## The cost of uncertainty

In an earlier blog I wrote about how stochastic volatility in run-off increases with age. This applies when you exactly know (or think you know) the current and future mortality rates.

Of course, in practice we are not certain about current or future rates. What impact does this have? A good way of exploring this is to use a stochastic projection model. Table 1 shows the annuity factors at key ages using a best-estimate projection and a typical ICA or Solvency II stress test (50^{th} and 99.5^{th} percentiles, respectively).

Table 1. Annuity factors and relative capital increase for level annuity when moving from 50^{th} to 99.5^{th} percentile. ONS data for mortality of males in England & Wales, P-spline age-period projection. Annuity cashflows discounted at 2.5% per annum.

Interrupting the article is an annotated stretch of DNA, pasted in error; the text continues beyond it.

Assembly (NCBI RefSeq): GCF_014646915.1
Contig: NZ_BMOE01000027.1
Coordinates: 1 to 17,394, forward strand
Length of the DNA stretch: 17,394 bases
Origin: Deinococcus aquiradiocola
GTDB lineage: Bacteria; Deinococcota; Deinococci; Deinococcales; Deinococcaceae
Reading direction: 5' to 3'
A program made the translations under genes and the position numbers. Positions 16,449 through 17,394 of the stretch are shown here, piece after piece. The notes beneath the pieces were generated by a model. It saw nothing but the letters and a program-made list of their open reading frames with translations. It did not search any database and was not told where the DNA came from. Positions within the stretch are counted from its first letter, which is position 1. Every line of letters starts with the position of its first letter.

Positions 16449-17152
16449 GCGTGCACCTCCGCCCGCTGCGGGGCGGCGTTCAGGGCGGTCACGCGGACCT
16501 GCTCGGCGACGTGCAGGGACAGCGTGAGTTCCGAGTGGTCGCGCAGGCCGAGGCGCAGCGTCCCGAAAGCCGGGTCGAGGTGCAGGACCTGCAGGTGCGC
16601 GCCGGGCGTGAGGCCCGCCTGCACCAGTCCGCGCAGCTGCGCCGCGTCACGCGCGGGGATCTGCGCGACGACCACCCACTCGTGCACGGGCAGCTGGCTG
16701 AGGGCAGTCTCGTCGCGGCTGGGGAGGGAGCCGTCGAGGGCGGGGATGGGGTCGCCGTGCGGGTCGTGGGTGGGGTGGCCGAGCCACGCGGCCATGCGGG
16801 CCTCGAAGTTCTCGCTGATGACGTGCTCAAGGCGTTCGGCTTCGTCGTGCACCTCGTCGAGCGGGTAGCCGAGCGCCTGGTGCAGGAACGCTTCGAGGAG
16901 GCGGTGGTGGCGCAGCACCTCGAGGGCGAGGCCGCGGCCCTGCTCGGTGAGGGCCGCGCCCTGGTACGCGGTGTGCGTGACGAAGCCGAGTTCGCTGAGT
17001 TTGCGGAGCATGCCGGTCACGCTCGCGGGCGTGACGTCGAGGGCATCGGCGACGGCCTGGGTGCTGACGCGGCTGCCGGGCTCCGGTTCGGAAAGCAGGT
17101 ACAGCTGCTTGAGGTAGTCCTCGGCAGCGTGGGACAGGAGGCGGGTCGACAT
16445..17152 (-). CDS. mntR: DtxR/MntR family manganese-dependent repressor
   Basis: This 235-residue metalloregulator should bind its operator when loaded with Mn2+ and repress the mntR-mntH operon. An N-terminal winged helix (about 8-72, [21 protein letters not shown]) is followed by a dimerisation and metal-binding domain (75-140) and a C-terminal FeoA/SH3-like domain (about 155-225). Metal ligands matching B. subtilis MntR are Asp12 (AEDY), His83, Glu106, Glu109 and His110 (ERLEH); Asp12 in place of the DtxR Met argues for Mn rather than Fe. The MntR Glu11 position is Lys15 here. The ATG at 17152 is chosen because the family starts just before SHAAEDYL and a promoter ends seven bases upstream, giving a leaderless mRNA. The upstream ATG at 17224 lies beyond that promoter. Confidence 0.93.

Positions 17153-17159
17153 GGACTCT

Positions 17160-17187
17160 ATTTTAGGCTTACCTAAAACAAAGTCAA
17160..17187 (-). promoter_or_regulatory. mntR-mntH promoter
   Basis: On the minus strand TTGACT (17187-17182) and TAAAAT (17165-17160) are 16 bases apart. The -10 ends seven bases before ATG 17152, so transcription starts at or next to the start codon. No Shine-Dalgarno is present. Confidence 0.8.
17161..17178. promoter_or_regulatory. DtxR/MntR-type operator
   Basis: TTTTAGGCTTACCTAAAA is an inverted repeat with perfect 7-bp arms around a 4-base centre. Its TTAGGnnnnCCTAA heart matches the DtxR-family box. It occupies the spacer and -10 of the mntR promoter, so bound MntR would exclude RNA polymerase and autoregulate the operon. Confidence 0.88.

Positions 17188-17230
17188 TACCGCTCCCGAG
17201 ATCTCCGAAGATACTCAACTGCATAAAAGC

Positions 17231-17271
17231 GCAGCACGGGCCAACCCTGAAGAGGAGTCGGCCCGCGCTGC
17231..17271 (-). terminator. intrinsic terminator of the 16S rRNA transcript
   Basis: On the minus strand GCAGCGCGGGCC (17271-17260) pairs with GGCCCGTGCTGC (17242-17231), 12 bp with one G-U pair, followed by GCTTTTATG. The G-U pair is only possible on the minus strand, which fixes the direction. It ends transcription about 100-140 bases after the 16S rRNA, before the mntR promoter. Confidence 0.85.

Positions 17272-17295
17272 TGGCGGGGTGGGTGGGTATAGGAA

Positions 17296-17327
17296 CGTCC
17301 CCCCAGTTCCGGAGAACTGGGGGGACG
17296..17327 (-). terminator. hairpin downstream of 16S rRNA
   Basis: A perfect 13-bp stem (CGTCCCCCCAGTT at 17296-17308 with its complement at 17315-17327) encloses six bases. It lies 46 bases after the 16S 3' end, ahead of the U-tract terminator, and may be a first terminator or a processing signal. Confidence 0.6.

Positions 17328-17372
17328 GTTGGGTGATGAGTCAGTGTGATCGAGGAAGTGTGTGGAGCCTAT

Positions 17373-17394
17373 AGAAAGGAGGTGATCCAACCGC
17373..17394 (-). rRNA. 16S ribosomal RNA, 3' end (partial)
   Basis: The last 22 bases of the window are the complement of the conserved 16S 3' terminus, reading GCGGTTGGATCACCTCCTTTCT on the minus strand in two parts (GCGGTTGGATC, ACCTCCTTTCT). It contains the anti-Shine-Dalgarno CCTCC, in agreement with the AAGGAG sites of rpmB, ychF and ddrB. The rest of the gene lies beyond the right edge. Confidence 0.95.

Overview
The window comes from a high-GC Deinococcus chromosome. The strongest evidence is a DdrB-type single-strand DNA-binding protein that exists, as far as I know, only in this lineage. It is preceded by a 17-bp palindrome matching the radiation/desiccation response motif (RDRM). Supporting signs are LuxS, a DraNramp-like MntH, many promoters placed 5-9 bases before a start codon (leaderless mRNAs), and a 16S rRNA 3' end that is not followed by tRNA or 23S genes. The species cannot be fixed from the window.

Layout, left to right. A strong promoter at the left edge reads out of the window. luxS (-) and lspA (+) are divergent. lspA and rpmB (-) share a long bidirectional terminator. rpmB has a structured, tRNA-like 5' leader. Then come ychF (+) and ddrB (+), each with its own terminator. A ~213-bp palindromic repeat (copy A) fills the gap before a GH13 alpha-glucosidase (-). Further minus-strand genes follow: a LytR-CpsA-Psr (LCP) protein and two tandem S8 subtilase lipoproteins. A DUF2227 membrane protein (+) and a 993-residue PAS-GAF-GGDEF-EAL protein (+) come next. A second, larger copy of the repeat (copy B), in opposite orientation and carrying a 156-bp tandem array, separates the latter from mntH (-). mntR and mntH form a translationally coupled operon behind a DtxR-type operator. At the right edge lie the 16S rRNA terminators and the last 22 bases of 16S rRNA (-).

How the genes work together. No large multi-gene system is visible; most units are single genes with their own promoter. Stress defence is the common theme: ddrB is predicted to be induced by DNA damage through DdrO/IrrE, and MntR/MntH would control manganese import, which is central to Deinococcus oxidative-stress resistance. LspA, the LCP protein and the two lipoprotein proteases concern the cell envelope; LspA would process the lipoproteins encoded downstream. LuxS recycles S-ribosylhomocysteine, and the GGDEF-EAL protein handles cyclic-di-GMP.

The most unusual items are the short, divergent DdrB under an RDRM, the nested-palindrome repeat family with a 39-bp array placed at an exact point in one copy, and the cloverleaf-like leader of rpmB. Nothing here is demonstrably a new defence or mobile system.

Age | 50^{th} percentile | 99.5^{th} percentile | Capital cost as % |

60 | 18.26 | 19.08 | 4.5% |

70 | 12.99 | 13.49 | 3.8% |

80 | 7.85 | 8.09 | 3.1% |

90 | 4.08 | 4.19 | 2.7% |

Other models will give different percentages, but Table 1 shows that the relative uncertainty due to trend risk decreases with age, largely because there is a progressively shorter period of time over which the adverse trend can make itself felt. Anything which increases the duration of an annuity will increase the relative capital cost in Table 1. It could be a younger average age in the portfolio, or a higher proportion of spouse's benefits. The same effect can also be caused by a higher aggregate rate of escalation on the benefits in payment, or a lower discount rate.

There is an interesting corollary here for investment policy, too. Most insurers attempt to match their assets to the liabilities, for example by cashflow or duration matching. Table 1 shows that this is tricky, since it is uncertain what the cashflows or duration will be. Similarly, the mismatch consequences of an adverse trend emerging are greater for business with longer duration.

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